GAZING out to sea, Karin Spalter is in her happy place on the Inner Hebridean island of Lismore, off the west coast of Scotland, a place she and her broadcaster husband Tony Currie can now call their forever home.

Having spent annual staycations on the island since the 1980s, when the time came to downsize from the family’s substantial detached Victorian villa in Glasgow’s Pollokshields, Lismore was the obvious choice, particularly as the couple had bought a croft in 1988, which came with planning permission for a house. 

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“We installed a caravan until we could see our way to building a house – fortunately, 30 years later, when we were ready to build, modular construction offered an easier and quicker build solution for rural and island locations.”
Karin and Tony wanted a home traditional in style but which used innovative sustainable materials, underfloor heating (from a heat exchanger), and construction techniques to echo the character of older existing homes on the island and be firmly grounded in the landscape.

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Karin has Parkinson’s and uses a wheelchair, therefore the accommodation had to be all on one level and easily accessible.
As Tony regularly broadcasts his Radio Six International programmes to a worldwide audience both online and to 54 affiliate stations, their new home had to incorporate a radio broadcasting studio. The solution was a bespoke, modular home, constructed off-site in Ayrshire by the award-winning Wee House Company then transported by road and ferry to the island where it was erected in a matter of days.

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“We were attracted by the company’s high-quality specification and unique take on the use of space and proportion,” explains Karin. “Being able to adapt the modules to our own requirements within the basic design format has been paramount for me, living in a wheelchair as I do. And as the design options were always envisaged for countryside dwellings, we saw them as complementary to the local vernacular.”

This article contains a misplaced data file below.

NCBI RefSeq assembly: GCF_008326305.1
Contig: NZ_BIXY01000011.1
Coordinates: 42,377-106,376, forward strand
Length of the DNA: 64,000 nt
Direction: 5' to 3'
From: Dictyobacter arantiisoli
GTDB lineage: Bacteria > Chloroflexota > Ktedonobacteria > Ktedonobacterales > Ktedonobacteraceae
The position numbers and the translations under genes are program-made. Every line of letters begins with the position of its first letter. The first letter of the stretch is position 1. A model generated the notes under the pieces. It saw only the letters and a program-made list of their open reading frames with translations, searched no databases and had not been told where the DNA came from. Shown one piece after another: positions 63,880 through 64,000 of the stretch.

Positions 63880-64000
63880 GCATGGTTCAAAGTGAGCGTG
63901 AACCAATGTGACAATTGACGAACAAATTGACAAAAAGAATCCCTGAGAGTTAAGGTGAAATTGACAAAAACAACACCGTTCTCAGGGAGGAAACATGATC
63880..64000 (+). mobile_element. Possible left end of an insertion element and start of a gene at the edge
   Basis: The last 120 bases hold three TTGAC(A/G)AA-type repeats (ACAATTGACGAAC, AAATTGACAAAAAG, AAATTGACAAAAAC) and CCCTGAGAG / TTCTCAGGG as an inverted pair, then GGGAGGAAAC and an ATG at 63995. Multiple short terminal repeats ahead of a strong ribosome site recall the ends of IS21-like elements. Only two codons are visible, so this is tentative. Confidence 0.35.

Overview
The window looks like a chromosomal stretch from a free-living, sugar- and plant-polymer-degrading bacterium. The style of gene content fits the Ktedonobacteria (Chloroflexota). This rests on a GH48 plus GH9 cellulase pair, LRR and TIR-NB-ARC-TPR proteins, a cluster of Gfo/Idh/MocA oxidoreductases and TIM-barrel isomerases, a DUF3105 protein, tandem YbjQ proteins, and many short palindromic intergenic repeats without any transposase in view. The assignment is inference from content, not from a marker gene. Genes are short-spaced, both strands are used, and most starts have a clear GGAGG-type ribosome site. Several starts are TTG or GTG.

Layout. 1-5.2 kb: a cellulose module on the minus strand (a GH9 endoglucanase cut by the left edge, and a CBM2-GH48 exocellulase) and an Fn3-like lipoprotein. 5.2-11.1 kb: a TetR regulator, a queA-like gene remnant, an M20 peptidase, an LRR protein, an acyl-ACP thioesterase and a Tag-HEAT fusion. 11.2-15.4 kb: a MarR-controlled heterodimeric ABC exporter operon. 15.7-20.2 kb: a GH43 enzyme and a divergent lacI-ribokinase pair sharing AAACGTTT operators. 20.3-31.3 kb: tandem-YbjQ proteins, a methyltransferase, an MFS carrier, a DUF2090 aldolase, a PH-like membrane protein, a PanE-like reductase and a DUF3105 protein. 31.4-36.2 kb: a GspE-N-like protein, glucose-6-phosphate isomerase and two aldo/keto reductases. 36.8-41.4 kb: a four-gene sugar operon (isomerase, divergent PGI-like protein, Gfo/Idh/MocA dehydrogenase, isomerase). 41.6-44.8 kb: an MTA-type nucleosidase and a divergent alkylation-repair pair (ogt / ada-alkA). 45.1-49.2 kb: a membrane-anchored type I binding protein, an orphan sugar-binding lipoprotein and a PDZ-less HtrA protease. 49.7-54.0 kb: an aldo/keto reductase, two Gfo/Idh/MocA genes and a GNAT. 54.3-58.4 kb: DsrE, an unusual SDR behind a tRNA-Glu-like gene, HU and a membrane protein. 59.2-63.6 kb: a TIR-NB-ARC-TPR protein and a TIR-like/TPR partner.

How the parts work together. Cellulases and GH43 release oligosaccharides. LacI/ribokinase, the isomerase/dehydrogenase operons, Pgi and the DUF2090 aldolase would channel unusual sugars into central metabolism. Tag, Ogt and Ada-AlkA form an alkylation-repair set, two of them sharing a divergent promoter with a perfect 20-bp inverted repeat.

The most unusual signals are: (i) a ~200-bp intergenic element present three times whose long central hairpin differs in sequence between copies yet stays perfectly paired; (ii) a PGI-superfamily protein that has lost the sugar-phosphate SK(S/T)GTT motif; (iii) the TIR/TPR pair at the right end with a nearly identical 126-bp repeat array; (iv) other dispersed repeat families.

Flexibility at the design stage meant Karin and Tony were able to enlarge the central living space more along European “salon” lines, and upsize the kitchen and both the main bathroom and separate wet room, without detriment to the overall amenity or compatibility. 

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“Not being restricted to a specific footprint or template was a major advantage – and all this came within precisely detailed cost parameters,” she adds.
Spanning a floor area of approximately 95 square metres, this wee house turns out to be deceptively spacious, with a layout comprising vestibule/hall, salon-style living/dining space with wood-burning stove, French doors to the garden, and a broad open archway through to a large library/second reception/bedroom. There is also a shower/wet room, two double bedrooms (one with French doors), bathroom, and fully-fitted kitchen. The design features two front-facing gables with an adjoining covered veranda, while the rear elevation incorporates a double-glazed window.

The layout is particularly well-suited to the site, nestled amid the backdrop of a steep embankment and trees which hug the house at the rear, leading up to a fenced, wild, three-acre field, while the grassy stretch in front of the lower shoreline boundary gives a ha-ha effect, making for an uninterrupted view across the water to the hills of Morvern. 
Plans are now under way for more native planting with scope for fruit and vegetables.